Saudi hosts G20 talks on virus recovery, debt relief
October 14, 2020 09:19 PM
G20 finance ministers and central bankers were holding talks Wednesday aimed at spurring global recovery from a coronavirus-triggered recession as they consider a proposal to extend debt relief for crisis-hit poor countries.
The virtual talks, hosted by current G20 president Saudi Arabia, come a day after the International Monetary Fund said the global economy would contract 4.4 percent in 2020 and that damage inflicted by the pandemic would be felt for years.
The meeting, chaired by Saudi Finance Minister Mohammed al-Jadaan and central bank governor Ahmed al-Kholifey, is meant to discuss updates to the "G20 Action Plan" aimed at shoring up the global economy through the pandemic.
"The recovery is uneven, highly uncertain and subject to elevated downside risks," Jadaan said in his opening remarks.
"Indeed, the pandemic has significantly disrupted global growth and exacerbated pre-existing structural challenges, especially for low-income countries. Therefore, we should not be complacent."
The group is also set to discuss "the progress made on the DSSI (Debt Service Suspension Initiative) and its proposed extension into 2021," Jadaan added.
The 20 most industrialised nations had pledged in April to suspend debt service from the world's poorest countries through the end of the year as they faced a sharp economic contraction caused by the pandemic.
The World Bank and campaigners have called for the debt suspension initiative to be extended through the end of 2021, while charities such as Oxfam say it needs to be stretched through 2022.
But World Bank president David Malpass on Monday warned G20 countries may only approve a six-month debt relief extension because "not all of the creditors are participating fully" to help poor nations weather the health crisis.
"I think there will be compromise language (on) maybe a six-month extension that can be renewed depending on debt sustainability," Malpass said.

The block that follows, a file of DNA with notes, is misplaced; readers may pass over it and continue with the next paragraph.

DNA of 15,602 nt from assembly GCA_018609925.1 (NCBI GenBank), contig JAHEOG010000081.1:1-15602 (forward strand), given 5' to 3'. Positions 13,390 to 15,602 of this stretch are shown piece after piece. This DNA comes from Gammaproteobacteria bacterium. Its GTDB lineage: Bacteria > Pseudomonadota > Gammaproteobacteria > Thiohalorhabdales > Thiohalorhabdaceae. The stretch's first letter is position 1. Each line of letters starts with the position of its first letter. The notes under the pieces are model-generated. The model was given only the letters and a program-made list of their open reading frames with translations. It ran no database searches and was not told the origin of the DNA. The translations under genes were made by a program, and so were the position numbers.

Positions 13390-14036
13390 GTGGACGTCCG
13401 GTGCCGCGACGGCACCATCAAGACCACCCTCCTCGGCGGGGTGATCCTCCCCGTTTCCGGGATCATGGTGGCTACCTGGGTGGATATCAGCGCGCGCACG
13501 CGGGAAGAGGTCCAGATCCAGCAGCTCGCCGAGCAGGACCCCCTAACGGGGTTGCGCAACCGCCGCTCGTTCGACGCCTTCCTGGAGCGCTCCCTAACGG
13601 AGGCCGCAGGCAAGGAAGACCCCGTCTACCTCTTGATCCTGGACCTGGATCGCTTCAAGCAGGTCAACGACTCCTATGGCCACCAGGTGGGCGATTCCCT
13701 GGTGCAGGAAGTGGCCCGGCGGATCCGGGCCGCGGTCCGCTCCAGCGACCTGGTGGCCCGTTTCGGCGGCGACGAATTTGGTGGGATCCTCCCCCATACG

'Draining out Titanic with a bucket'
The DSSI has received 46 applications from eligible countries across the world, most of them from Africa, the G20 said last month.
But the initiative has covered "a meagre 1.66 percent" of debt payments by developing nations this year, according to European Network on Debt and Development (Eurodad).
"Of the 46 beneficiary countries, it has had very limited impact due to the failure of private and multilateral lenders to participate," Eurodad said in a report that likened the initiative to "draining out the Titanic with a bucket".
"As a result, only 24 percent of the debt payments due to be made between May and December 2020 by beneficiary countries were actually subject to potential debt suspension."
Wednesday's talks will also discuss ways to achieve consensus on a global taxation system for the digital era, organisers said.
The talks come as the surging health crisis continues to batter the global economy and triggers unemployment on a massive scale.
Huge injections of government aid have kept economies from plunging further in 2020, but the continued presence of Covid-19 means the outlook is highly uncertain, the IMF said on Tuesday.
The recession has been less severe than expected but still deep and "the ascent out of this calamity is likely to be long, uneven, and highly uncertain," IMF chief economist Gita Gopinath said.
Campaigners warn of a looming debt crisis across poverty-wracked developing nations.
The World Bank on Monday said the debt of the world's 73 poorest countries grew 9.5 percent last year to a record $744 billion, which shows "an urgent need for creditors and borrowers alike to collaborate to stave off the growing risk of sovereign-debt crises".
The countries' debt burden owed to government creditors, most of whom are G20 states, reached $178 billion last year, it added.
Last month, G7 finance ministers said they "remain committed" to the DSSI while again calling for private creditors to implement the plan.
But Malpass has decried a lack of participation by private sector creditors, while adding that wealthier countries are not doing their full share.